The Boulevard Book
First built in Europe and grandly imported to the United States in the mid-nineteenth century, the classic multiway boulevard has been in decline for many years, victim of a narrowly focused approach to street design that views unencumbered vehicular traffic flow as the highest priority. The American preoccupation with destination and speed has made multiway boulevards increasingly rare as artifacts of the urban landscape. This book reintroduces the boulevard, tree-lined and with separate realms for through traffic and for slow-paced vehicular-pedestrian movement, as an important and often crucial feature of both historic and contemporary cities. It presents more than fifty boulevards—as varied as Avenue Montaigne, in Paris; C. G. Road, in Ahmedabad, India; and The Esplanade, in Chico, California—celebrating their usefulness and beauty. It discusses their history and evolution, the misconceptions that led to their near-demise in the United States, and their potential as a modern street type.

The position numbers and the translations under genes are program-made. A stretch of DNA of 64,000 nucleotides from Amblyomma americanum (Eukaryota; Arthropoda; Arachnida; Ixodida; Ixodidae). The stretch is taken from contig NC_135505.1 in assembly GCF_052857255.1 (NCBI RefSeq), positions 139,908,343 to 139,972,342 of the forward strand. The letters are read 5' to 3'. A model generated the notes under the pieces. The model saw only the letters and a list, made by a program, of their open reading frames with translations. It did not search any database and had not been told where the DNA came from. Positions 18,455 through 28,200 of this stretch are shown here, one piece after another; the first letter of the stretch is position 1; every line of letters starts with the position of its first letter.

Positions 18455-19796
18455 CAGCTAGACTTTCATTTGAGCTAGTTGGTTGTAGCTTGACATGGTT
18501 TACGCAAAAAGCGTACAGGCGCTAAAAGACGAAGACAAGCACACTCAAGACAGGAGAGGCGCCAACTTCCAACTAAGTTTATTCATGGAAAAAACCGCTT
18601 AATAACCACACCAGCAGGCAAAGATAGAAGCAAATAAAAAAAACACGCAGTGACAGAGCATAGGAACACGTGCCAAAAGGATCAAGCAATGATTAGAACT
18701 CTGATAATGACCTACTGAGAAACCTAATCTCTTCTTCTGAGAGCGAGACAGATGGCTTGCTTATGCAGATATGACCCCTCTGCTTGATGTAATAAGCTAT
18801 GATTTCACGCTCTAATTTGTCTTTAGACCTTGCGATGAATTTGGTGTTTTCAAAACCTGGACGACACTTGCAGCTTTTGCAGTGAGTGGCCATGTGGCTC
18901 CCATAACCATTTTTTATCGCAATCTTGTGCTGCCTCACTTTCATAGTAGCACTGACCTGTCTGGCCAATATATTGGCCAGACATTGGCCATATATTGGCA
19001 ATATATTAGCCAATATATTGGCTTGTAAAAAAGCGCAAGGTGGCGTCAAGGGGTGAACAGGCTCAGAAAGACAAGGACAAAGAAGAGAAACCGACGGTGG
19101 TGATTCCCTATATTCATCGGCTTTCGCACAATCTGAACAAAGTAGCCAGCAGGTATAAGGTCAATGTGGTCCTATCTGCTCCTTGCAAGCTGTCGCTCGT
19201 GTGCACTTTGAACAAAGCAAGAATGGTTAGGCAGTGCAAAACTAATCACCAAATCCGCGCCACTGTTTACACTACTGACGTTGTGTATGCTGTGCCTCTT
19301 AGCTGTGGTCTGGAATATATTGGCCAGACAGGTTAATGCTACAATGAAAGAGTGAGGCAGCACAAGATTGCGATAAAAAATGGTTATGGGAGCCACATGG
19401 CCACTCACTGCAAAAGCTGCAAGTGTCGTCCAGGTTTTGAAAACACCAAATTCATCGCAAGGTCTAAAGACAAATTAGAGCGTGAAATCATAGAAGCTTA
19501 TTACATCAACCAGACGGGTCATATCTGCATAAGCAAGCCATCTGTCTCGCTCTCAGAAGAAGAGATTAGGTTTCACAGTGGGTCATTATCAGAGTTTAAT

Based on wide research, The Boulevard Book examines the safety of these streets and offers design guidelines for professionals, scholars, and community decision makers. Extensive plans, cross sections, and perspective drawings permit visual comparisons. The book shows how multiway boulevards respond to many issues that are central to urban life, including livability, mobility, safety, interest, economic opportunity, mass transit, and open space.
About the Authors
Elizabeth Macdonald is Assistant Professor in Urban Design at the University of California, Berkeley.
Yodan Rofé is Head of the City Planning Section in the Chief Architects Office of the Ministry of Construction and Housing in Jerusalem.
—David Grahame Shane, Graduate School of Architecture, Preservation and Planning, Columbia University
—Gary Hack, Dean, Graduate School of Fine Arts, University of Pennsylvania
—Paolo Ceccarelli, Professor of Urban Analysis and Dean of the School of Architecture and Planning, University of Ferrara
Winner, Silver Award for Architecture in the ForeWord Magazine Book of the Year Awards